From the aPharmaceutical Health Services Research Department, School of Pharmacy, University of Maryland Baltimore, Baltimore, Maryland; bPharmacy Practice Division, School of Pharmacy, Fairleigh Dickinson University, Florham Park, New Jersey; cDepartment of Epidemiology and Public Health, School of Medicine, University of Maryland Baltimore, dHospital to Home, Philips Healthcare, eDepartment of Psychiatry and Behavioral Sciences, Johns Hopkins Bayview Medical Center, fDivision of Geriatric Psychiatry and Neuropsychiatry, School of Medicine, The Johns Hopkins University, Baltimore, and gHealth Division, IMPAQ International, Columbia, Maryland. Address correspondence to Ilene H. Zuckerman, Health Division, Impaq International, 10420 Little Patuxent Parkway, Suite 300, Columbia, MD 21044. E-mail: izuckerman@impaqint.com DOI: 10.1111/jgs.12838
JAGS 62:1046?1055, 2014 ? 2014, Copyright the Authors Journal compilation ? 2014, The American Geriatrics Society 0002-8614/14/$15.00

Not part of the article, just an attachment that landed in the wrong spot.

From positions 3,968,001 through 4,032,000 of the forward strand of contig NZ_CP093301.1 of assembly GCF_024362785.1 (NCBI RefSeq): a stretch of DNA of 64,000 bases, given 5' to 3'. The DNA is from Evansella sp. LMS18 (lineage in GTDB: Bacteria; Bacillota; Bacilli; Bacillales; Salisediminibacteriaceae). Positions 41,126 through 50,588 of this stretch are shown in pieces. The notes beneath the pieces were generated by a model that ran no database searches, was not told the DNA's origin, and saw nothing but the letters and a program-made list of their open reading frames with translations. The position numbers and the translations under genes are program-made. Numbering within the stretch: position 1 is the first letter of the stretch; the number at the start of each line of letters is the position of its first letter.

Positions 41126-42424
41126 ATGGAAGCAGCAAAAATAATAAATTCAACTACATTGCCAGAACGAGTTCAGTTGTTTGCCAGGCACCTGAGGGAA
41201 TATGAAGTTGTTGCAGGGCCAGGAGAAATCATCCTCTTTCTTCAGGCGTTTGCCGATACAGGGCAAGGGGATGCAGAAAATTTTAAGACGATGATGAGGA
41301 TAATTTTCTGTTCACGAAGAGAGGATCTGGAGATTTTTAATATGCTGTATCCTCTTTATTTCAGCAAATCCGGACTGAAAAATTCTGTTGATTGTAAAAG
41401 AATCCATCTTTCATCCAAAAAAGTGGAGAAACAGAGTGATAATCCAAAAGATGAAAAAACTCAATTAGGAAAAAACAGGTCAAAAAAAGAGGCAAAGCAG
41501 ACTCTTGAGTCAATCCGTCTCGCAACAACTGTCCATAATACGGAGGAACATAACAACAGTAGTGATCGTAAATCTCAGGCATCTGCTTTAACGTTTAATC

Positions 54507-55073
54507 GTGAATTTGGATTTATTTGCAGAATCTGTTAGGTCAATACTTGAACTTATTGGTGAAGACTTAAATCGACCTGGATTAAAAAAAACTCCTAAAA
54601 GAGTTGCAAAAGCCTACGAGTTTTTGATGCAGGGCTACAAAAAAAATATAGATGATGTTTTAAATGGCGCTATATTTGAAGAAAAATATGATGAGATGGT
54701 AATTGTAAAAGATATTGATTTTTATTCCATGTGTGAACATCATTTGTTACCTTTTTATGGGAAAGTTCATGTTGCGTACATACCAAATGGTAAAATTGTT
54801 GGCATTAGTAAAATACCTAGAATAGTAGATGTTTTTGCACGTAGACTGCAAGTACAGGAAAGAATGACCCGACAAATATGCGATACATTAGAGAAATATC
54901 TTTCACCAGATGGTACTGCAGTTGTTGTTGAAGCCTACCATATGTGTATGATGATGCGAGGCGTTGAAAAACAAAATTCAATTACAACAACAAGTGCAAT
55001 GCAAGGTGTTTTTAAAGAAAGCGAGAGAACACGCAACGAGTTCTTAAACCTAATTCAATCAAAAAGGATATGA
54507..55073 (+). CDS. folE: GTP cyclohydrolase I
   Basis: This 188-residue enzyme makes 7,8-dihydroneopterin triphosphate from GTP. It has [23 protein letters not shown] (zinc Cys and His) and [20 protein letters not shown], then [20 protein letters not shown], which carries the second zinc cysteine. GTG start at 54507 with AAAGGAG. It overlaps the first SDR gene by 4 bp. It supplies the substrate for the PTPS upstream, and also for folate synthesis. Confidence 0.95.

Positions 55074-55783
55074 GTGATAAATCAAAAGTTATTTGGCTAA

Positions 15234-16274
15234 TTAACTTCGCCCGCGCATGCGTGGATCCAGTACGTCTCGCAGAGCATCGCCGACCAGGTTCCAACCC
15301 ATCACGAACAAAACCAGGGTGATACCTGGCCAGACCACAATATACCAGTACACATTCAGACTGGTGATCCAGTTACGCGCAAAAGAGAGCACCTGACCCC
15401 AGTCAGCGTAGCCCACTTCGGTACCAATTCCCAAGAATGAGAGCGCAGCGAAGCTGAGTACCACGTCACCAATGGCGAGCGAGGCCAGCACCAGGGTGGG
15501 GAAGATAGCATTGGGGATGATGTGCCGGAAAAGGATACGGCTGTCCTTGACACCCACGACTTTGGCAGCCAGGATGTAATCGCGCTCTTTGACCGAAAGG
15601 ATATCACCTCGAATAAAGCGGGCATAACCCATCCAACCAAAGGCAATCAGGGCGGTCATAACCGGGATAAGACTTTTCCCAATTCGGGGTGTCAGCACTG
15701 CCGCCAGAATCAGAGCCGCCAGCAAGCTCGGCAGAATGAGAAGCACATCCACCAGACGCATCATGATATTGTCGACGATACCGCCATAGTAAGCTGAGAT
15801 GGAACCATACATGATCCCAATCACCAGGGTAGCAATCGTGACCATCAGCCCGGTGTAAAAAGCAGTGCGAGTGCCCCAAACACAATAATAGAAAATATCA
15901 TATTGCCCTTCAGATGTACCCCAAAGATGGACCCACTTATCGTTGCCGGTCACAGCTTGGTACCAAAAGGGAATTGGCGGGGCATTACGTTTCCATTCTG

relative to their adverse effects.2,12,13 Greater risks of falls, syncope, and hip fractures have been associated with most psychopharmacological medications,14 acetylcholinesterase inhibitors,15 and antidepressants, respectively.16 Further- more, use of antipsychotics has been associated with greater mortality17,18 and poorer cognition.19 Signi?cant changes in treatment that individuals with dementia experience as they transition into a NH setting,20 as well as differences in their drug receipt once residing in NHs,10,11 demonstrate the important treatment decisions that clinicians must make in the face of advancing disease progression. ADRD symptom presentation varies according to sex. One study found clinical disease development to be more likely in women with Alzheimer?s disease (AD) pathology than in men.21 Men often display more physically aggres- sive, apathetic, and regressive behaviors, whereas women tend to demonstrate depression, anxiety, and agitation through verbal means.22,23 However, little is known about sex differences in response to ADMs24,25 or psychopharma- cological medications, with one study reporting sex differ- ences in responses of individuals with AD to sertraline.26 Given the high prevalence of medication use in NH residents with ADRD,10?12 questions about ef?cacy and adverse events, differential symptom expression between the sexes, and the paucity of information regarding hetero- geneity in treatment effectiveness, investigation is war- ranted to identify NH residents with ADRD who are most likely to realize bene?ts from medications used to manage ADRD symptoms. This study sought to measure the asso- ciations between medications commonly used in ADRD management and ADL functioning and cognition over time in NH residents and whether the associations between these medications and functional and cognitive outcomes vary by sex.